If you're us, it's just a little, just a little wooden circle. A little wooden coin. And I write down on one side what I hope folks will receive from each podcast episode that we make. And then something as well that I've taken from it, something that has nourished me. And I also use the coins in a more celebratory way, writing down little things I'm really grateful for, or just happy about, sort of really savoring that feeling of happiness.
And then, for example, with the podcast episode, after we're done recording the episode, then I toss the coin in one of my gardens in the front of the house as a way of just kind of letting go of it [00:15:00] and letting it sort of grow something else that might be good. And I think it really helps me to hold each of those things. These experiences as their own, you know, rather than linking something good with something bad that might follow. I've felt these good things. I've wrote them down, I've soaked in them a bit, and then I've offered them back to the world, and here's where this gratitude energy comes in as well.
I've been going through coins faster than I did when I first started, know, sort of one episode at a time, but now I'm just picking up coins and noticing other things I wanna hold onto for a bit longer. I wanna savor. So I bought 200 initially thinking I'd have 'em forever, but now I just am going through them so quickly and it opens me up a bit more.
I'll have to get some more, to take in that full experience, whatever it might be.
Henry: I love that, Aimee. I just love it.[00:16:00]
You know, I'm really taken with the notion of using coins, you call them coins instead of just wooden discs or circles or something like that.
Henry: I just think it's such a great metaphor because even though you can't spend them, you know, like in a store, you have made them valuable by giving them some meaning.
Henry: And then I love this too, that instead of holding onto them, you offered them back to the world. Which I just think is so important. I actually try to think of money like this.
You know, yeah, we need to save money for the future. I'm very much in favor of that, but in essence, I think money represents an exchange of energy. It's just not meant to be stored. It's [00:17:00] meant to flow. Because it's that flow of energy that makes things happen in the world.
Now, this might be a stretch, I get that, but I think that this relates directly to gratitude. You know, I myself have just become a lot freer with money than I used to be. Now I know that might have something to do with stage of life.
I don't have to save for kids to go to school anymore, you know, there's things that have changed. But I think for all of us, no matter what stage of life, money is flowing through our hands constantly. And it kind of gives us this constant opportunity to be grateful. Whenever money comes to us, we can notice it, accept it, and choose to feel grateful, rather than, you know, maybe feeling entitled or, or even resentful that we [00:18:00] didn't get more money.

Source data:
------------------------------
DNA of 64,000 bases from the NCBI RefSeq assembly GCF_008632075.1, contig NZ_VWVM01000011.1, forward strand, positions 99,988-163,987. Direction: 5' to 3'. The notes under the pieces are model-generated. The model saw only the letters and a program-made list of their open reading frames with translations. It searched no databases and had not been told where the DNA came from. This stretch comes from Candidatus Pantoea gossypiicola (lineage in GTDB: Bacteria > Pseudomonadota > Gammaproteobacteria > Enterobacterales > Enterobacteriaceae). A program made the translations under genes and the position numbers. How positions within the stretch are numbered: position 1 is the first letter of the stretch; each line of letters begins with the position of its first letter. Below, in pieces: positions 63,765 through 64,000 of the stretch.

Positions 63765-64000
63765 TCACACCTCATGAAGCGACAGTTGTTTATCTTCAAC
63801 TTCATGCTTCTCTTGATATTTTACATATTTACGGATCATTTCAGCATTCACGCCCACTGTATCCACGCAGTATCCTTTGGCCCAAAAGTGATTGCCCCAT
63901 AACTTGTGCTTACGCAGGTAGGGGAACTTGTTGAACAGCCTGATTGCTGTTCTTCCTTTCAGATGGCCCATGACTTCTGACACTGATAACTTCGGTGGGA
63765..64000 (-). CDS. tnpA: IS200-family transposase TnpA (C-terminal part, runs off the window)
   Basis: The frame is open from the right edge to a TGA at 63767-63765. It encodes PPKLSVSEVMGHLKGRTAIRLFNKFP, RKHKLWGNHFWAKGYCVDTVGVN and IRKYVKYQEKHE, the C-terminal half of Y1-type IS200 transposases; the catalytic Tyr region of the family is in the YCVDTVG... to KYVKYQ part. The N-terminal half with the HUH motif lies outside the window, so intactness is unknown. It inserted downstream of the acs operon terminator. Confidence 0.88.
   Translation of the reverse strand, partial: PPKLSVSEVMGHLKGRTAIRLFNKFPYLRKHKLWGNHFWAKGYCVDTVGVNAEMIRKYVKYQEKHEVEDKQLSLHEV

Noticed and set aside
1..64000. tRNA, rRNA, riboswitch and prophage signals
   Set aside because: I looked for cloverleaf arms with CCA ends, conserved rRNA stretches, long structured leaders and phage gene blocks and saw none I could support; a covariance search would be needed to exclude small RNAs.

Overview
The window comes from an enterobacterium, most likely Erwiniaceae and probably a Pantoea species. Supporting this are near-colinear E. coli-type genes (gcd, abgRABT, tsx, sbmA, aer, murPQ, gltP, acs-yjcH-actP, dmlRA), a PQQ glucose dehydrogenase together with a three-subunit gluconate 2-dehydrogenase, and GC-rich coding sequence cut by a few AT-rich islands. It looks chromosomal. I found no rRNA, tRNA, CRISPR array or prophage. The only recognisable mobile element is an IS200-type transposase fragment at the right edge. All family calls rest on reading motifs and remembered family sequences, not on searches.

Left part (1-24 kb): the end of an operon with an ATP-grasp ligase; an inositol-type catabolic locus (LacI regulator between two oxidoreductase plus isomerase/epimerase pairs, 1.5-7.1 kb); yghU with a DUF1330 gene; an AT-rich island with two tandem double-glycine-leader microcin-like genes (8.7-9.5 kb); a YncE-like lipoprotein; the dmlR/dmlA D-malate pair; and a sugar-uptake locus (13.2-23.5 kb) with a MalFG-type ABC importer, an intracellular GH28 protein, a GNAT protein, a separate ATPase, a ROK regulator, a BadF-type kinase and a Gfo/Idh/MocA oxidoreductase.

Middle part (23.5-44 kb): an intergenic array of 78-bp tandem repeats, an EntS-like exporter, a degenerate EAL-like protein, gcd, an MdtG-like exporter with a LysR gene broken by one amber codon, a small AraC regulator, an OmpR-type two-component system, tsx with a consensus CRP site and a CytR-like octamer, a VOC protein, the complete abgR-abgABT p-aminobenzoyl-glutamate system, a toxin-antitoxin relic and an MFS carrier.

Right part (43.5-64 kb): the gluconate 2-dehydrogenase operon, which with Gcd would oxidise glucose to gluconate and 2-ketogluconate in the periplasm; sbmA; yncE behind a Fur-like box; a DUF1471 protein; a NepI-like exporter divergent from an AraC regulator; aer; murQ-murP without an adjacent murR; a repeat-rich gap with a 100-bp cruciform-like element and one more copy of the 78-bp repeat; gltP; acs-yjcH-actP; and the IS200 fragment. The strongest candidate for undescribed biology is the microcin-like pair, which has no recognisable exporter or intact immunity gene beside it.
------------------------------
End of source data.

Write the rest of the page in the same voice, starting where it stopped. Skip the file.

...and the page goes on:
And then each time we send our money off somewhere else, we can actually be grateful that we were able to do that. Now, I know that the usual thoughts about money are that we just don't have enough. We never have enough. We always want more, and I get that. But at this particular moment when we're sending money on its way, we do have enough.
We had enough to do that. So I think you created just a great ritual with your wooden coins. And you know, we could do something similar with metal, plastic, electronic, bitcoins, you know, whatever shape our you know, money takes. And it's really just as you described it, feel the abundance that has come to you, soak in it for a little bit, and then offer it [00:19:00] back to the world.
It's just beautiful.
Aimee: Yeah, I don't know about Bitcoin though Henry, I feel like those are too weird.
Henry: Yeah, stay away from Bitcoins, there's my, that's my advice for the day.
Aimee: We have no financial advice to give. I gotta be honest. I'm working with wooden, wooden coins over here.
Aimee: But yeah, you know, we've explored the see, accept, act process as it relates to gratitude. And I do hope you all have found some resonance here. You know, some insights and strategies to help you apply this element of gratitude in your life. To see more clearly the good that is present, to accept joys and the sorrows, and to take action in ways that are nourishing, uh, and that generate even more gratitude to fuel you on your way.
You know, whether it's coins or your hands, writing these moments of gratitude down. It certainly grows. [00:20:00] So I think to end, we'll look to Rumi for some wisdom. Two quotes that I think fit so well to what we've discussed, and as we move together with more gratitude. Here they are: "You have to keep breaking your heart until it opens." And this one, "Gratitude is the wine for the soul. Go on, get drunk."
Henry: It's such a perfect ending for this episode.
Aimee: Cheers. Yes. With truffles!
Thanks for joining us!: Thank you for listening to the Joy Lab podcast. If you enjoy today's show, visit JoyLab.coach to learn more about the full Joy Lab program. Be sure to rate and review us wherever you listen to your favorite podcasts.